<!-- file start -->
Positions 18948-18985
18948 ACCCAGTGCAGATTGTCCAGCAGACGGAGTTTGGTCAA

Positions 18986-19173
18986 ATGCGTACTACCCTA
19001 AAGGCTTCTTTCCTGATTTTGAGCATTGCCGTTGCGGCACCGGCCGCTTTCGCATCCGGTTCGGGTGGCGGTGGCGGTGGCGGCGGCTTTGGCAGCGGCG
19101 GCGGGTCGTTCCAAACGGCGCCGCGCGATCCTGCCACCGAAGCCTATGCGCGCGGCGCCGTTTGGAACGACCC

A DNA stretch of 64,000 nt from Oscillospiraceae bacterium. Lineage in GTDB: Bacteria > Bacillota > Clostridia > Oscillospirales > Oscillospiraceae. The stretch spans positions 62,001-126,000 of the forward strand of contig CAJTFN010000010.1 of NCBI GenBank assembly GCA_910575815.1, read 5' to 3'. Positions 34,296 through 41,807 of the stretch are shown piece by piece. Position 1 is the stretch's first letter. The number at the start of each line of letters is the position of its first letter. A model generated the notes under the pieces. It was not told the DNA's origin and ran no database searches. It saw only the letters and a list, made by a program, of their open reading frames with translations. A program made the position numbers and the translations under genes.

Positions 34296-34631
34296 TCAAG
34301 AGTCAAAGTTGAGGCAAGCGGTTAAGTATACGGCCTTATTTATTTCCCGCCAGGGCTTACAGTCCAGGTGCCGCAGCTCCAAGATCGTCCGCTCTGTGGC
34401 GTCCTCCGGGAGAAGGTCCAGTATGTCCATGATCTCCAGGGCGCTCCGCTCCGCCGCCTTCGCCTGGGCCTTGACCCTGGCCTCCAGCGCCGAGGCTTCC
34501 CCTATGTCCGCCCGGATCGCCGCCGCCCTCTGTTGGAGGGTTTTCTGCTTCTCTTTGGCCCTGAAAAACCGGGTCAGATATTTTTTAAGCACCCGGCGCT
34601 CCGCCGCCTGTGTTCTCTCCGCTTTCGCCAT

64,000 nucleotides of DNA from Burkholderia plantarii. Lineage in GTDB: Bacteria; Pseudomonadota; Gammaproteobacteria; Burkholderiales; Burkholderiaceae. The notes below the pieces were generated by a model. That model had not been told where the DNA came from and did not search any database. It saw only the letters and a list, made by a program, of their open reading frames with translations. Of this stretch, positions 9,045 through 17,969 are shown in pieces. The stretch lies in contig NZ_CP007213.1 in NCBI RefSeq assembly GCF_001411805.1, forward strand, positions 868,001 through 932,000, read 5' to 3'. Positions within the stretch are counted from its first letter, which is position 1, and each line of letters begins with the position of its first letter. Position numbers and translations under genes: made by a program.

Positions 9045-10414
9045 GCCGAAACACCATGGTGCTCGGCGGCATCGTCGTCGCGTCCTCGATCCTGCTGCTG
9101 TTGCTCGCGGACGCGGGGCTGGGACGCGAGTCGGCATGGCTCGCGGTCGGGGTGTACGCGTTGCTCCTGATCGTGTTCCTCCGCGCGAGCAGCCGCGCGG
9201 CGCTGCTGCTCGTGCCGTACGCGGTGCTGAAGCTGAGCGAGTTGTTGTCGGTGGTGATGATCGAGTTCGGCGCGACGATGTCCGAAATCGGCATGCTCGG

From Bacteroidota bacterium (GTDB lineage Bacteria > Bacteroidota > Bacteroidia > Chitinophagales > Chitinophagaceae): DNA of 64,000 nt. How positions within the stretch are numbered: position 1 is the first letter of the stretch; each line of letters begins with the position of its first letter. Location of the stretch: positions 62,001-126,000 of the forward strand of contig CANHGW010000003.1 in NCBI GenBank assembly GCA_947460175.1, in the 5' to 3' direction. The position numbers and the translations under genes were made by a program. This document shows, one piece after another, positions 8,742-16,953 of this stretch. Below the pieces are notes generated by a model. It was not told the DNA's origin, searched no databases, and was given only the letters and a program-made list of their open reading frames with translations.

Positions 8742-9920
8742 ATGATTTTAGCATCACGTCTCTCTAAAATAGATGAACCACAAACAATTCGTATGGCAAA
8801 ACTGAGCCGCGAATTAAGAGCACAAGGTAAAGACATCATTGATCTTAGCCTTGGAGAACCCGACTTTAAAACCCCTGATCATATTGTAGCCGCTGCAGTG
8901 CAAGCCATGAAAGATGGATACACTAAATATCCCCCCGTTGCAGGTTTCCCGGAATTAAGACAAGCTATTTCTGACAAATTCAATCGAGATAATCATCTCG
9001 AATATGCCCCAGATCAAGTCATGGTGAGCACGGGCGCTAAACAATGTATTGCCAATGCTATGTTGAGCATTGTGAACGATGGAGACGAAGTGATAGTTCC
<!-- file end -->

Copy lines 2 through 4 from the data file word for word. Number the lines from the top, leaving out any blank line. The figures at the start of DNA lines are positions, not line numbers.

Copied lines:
18948 ACCCAGTGCAGATTGTCCAGCAGACGGAGTTTGGTCAA

Positions 18986-19173
18986 ATGCGTACTACCCTA